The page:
>>> exec_loc = 'C:/Program Files/ANSYS Inc/v211/ansys/bin/winx64/ANSYS211.exe'
>>> mapdl = launch_mapdl(exec_loc)

For Linux:

>>> from ansys.mapdl.core import launch_mapdl
>>> exec_loc = '/usr/ansys_inc/v211/ansys/bin/ansys211'
>>> mapdl = launch_mapdl(exec_loc)

Should this fail to launch or hang while launching, pass verbose_mapdl=True when using launch_mapdl. This will print the output of MAPDL within Python and can be used to debug why MAPDL isn’t launching. Output will be limited on Windows due to the way MAPDL launches on Windows.

Debug Launch Issues#

In some cases, it may be necessary to debug why MAPDL isn’t launching by running the launch command manually from the command line. In Windows, open up a command prompt and run the following (version dependent) command:

"C:\Program Files\ANSYS Inc\v211\ansys\bin\winx64\ANSYS211.exe"

Note

Powershell users can run the above without quotes.

For Linux:

/usr/ansys_inc/v211/ansys/bin/ansys211

Note that you should probably startup MAPDL in a temporary working directory as MAPDL creates a several temporary files.

If this command doesn’t launch, you could have a variety of issues, including:

  • License server setup

  • Running behind a VPN

  • Missing dependencies

Licensing Issues#

PADT generally has a great blog regarding ANSYS issues, and licensing is always a common issue (for example Changes to Licensing at ANSYS 2020R1). Should you be responsible for maintaining Ansys licensing or have a personal install of Ansys, please check the online Ansys licensing documentation at Installation and Licensing.

For an in-depth explanation, please see the ANSYS Licensing Guide.

VPN Issues#

Sometimes, MAPDL has issues starting when VPN software is running. One issue stems from MPI communication and can be solved by passing the -smp option that sets the execution mode to “Shared Memory Parallel”, rather than the default “Distributed Memory Parallel” mode.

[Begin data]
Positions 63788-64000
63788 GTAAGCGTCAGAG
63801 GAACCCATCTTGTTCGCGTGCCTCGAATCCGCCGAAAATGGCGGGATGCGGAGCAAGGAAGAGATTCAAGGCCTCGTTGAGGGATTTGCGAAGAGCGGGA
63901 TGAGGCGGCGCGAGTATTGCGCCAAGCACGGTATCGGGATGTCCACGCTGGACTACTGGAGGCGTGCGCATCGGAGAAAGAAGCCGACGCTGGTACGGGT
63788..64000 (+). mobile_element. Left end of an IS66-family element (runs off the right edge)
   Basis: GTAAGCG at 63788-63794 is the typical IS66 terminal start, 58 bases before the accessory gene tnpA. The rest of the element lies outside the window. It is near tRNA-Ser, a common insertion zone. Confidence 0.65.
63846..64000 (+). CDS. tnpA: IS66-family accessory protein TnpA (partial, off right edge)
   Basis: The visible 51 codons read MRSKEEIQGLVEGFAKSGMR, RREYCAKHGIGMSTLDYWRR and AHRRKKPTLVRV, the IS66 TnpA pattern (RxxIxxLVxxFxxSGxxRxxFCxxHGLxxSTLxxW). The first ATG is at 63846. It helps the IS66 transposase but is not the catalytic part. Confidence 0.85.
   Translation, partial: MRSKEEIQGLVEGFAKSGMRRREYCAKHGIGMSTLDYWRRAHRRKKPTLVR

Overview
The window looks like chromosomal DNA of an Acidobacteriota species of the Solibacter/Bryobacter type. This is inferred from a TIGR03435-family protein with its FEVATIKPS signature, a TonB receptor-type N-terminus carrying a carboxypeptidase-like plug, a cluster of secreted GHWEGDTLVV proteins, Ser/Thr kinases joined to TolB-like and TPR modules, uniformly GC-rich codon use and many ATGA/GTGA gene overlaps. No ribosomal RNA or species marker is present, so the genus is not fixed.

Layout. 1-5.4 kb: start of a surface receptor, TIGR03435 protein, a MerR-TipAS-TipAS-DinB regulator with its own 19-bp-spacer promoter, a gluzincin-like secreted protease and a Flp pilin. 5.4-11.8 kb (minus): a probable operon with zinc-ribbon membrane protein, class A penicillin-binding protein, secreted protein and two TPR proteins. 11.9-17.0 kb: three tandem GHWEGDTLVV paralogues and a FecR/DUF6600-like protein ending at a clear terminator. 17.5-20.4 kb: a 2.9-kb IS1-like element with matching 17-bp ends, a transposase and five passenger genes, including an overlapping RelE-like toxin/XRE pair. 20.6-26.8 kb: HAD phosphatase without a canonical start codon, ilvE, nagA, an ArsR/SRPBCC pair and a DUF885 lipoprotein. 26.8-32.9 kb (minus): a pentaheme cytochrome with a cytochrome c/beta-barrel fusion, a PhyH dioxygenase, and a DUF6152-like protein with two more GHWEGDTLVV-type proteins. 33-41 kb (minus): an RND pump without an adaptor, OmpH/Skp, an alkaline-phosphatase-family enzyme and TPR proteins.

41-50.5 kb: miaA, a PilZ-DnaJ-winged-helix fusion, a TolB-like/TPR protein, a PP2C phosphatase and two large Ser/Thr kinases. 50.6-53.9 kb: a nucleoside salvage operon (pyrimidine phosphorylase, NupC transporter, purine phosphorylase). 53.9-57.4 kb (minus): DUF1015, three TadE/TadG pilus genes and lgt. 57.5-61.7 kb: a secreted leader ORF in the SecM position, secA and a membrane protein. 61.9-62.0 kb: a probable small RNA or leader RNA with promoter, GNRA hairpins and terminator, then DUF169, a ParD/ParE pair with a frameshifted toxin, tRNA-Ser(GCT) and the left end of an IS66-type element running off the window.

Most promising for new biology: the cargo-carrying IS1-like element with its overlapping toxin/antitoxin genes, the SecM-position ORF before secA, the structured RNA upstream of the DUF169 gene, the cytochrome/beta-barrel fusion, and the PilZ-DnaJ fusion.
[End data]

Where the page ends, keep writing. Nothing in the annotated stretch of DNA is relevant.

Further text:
>>> from ansys.mapdl.core import launch_mapdl
>>> mapdl = launch_mapdl(additional_switches='-smp')

While this approach has the disadvantage of using the potentially slower shared memory parallel mode, you’ll at least be able to run MAPDL. For more details on shared vs distributed memory, see High-Performance Computing for Mechanical Simulations using ANSYS.

Missing Dependencies on Linux#

Some Linux installations may be missing required dependencies. Should you get errors like libXp.so.6: cannot open shared object file: No such file or directory, you may be missing some necessary dependencies.

CentOS#

On CentOS 7, you can install these with:

yum install openssl openssh-clients mesa-libGL mesa-libGLU motif libgfortran

Ubuntu#

Since MAPDL isn’t officially supported on Ubuntu, it’s a bit more difficult to setup, but it’s still possible. On Ubuntu 20.04 with Ansys 2021R1, install the following:

sudo apt-get install libx11-6 libgl1 libxm4 libxt6 libxext6 libxi6 libx11-6 libsm6 libice6 libxxf86vm1 libglu1

This takes care of everything except for libxp6. Should you be using Ubuntu 16.04, you can install that simply with sudo apt install libxp6. However, on Ubuntu 18.04+, you must manually download and install the package.

Since libxpl6 also pre-depends on multiarch-support, which is also outdated, it must be removed, otherwise you’ll have a broken package configuration. The following step downloads and modifies the libxp6 package to remove the multiarch-support dependency, and then installs it via dpkg.

cd /tmp
wget http://ftp.br.debian.org/debian/pool/main/libx/libxp/libxp6_1.0.2-2_amd64.deb
ar x libxp6_1.0.2-2_amd64.deb
sudo tar xzf control.tar.gz
sudo sed '/Pre-Depends/d' control -i
sudo bash -c "tar c postinst postrm md5sums control | gzip -c > control.tar.gz"
sudo ar rcs libxp6_1.0.2-2_amd64_mod.deb debian-binary control.tar.gz data.tar.xz
sudo dpkg -i ./libxp6_1.0.2-2_amd64_mod.deb